Why we learn foreign languages…to understand better the world in which we are living thus, in turn, understand ourselves and our homeland better. Except, with globalization people think barriers are being removed and everyone should just be able to speak English, since it is considered a global language.
But that is not globalization. Cultural globalization does not aim for homogeny, it rather foresees a growth of cross-cultural contacts, something that is dear to me as a language professor. Understandably, teaching foreign languages occurs in a rather artificial environment (the classroom) since the professor is the only contact with the target language that a student has. With technological tools, this is no longer the case. Culture and language can be explored via different tools to bring the reality of the target language to life in and out of the classroom. In previous posts, I have discussed my personal exploitation of technology in the classroom, and, yes, I have explored Twitter ad infinitum.
And it is to Twitter that I return for this post too. Except now I am not alone. Just before the Christmas holidays, I chatted with @sethdickens (whom I know solely from following him on Twitter) and I proposed creating a community on Twitter for both his students and mine. This e-twinning proposal excited us both and we decided to use Twitter for 1) my grammar and composition course in Italian and 2) my Contemporary Italian Cultural Studies in English. Seth was agreeable and introduced his Italian high school seniors from his philosophy and history course to both of my classes.
We are in our third week on Twitter. Seth has prepared for everyone in our community a wiki to introduce and provide details for this project. Just amazing.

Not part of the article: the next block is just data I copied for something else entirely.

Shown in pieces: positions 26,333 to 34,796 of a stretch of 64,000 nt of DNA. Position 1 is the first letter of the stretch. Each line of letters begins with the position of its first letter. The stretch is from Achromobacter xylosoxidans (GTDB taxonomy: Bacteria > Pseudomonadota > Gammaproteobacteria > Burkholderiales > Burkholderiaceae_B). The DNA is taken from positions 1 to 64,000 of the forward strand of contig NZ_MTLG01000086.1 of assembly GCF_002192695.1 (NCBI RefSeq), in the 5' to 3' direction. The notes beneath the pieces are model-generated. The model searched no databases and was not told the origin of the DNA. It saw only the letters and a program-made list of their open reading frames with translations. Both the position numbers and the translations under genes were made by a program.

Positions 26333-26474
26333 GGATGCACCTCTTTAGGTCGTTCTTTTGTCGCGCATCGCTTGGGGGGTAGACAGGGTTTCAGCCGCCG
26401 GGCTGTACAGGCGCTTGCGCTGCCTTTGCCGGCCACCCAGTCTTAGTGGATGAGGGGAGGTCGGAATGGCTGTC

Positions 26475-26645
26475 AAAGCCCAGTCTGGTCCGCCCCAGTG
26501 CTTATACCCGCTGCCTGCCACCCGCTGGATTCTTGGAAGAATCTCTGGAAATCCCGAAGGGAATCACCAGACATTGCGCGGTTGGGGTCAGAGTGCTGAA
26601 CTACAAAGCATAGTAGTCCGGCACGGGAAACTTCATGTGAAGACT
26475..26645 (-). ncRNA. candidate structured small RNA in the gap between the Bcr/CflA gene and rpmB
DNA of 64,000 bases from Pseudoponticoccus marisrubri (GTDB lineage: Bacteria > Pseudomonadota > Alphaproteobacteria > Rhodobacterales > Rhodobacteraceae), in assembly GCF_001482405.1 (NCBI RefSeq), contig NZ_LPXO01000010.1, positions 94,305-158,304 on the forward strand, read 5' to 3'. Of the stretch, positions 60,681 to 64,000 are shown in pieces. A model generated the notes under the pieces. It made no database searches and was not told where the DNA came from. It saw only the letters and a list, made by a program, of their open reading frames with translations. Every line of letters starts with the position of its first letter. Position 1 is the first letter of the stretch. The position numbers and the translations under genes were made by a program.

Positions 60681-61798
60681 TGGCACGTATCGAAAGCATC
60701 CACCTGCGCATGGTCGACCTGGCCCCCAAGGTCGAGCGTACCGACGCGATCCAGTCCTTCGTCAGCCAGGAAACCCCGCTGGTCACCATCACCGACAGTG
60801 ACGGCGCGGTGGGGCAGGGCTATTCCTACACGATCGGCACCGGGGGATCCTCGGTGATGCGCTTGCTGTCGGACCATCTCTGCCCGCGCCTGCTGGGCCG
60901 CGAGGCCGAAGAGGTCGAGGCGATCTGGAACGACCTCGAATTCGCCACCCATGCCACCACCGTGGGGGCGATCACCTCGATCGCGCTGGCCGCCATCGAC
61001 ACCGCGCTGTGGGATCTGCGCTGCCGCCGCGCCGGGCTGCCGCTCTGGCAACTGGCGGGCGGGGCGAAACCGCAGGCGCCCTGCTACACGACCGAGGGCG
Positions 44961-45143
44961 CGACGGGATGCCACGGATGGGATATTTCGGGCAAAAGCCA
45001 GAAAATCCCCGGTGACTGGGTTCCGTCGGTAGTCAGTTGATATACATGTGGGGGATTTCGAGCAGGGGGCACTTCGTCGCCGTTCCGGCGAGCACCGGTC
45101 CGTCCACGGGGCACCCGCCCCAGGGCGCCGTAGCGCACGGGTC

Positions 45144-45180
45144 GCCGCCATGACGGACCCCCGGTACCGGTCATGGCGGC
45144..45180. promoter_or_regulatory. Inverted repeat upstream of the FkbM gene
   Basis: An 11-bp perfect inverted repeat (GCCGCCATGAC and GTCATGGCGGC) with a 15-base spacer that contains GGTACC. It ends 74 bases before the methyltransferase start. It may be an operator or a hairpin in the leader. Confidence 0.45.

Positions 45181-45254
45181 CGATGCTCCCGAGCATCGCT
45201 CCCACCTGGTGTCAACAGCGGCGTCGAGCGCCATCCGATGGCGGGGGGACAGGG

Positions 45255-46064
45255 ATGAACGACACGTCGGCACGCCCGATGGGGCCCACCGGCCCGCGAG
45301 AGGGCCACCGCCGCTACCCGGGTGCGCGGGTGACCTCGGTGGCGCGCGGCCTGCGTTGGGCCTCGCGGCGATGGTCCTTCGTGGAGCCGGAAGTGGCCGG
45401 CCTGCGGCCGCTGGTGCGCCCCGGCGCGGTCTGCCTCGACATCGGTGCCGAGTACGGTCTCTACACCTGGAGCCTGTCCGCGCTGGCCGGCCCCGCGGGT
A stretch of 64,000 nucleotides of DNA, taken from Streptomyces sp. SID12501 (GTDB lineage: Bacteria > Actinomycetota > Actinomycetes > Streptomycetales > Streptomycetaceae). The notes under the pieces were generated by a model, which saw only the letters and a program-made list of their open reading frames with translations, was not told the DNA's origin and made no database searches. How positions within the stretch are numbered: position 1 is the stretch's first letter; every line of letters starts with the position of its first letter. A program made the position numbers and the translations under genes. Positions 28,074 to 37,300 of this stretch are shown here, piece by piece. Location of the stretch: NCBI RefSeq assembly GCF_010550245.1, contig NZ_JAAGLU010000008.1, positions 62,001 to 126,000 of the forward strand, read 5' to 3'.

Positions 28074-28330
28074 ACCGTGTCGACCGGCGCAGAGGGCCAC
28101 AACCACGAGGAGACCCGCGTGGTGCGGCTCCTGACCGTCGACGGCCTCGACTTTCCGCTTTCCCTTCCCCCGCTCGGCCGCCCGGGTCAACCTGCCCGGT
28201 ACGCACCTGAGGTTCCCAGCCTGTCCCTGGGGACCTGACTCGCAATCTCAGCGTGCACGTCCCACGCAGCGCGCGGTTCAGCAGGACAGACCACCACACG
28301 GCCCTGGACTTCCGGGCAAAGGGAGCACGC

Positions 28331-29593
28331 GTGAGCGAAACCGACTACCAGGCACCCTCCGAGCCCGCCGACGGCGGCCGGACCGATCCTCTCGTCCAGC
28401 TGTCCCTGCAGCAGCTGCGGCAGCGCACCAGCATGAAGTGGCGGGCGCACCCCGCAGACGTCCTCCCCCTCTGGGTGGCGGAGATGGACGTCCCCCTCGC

So far, I have been rather laidback giving students an opportunity to explore Twitter (again, for the majority of students, Twitter was a new social networking tool) and get comfortable with the text limitations, language use and course requirement (3 general tweets a week, 1 reply tweet to another community member). As past experience has shown me, some students tweet away while others wonder why they should tweet.
Some exciting conversations have taken place, but with either myself or Seth at the helm of the discussion. The prompts that we provide have led our respective students to engage with us in the target language and Seth’s students have engaged with me and vice-versa. Just the other day, there was some good exchanges between our students, which pleased us to no end. To many of you reading this, you’re probably thinking that “it really ain’t much” but the truth is, yes it is. For students to feel comfortable enough to engage in the foreign language to discuss and assist other language learners is a great accomplishment. Knowledge, linguistic and cultural, is being constructed by the learners, and the scaffolding of new skills and concepts is evident.
Read for yourself:
In the culture course, the talk of some current events in Italy led to students contributing to the talk and wanting to learn more from one another.
In the grammar course, learning new vocabulary was the impetus of the exchange.
In both exchanges, I would hope that students did, even momentarily, recognize the value of Twitter, both in synchronous exchanges (the second example) and asynchronous (given the time difference with Italy).
I am really thrilled to have found such an engaged and knowledgeable collaborator (read his blog to learn how talented his is) and I know this e-twinning project this semester will continue to surprise and excite me.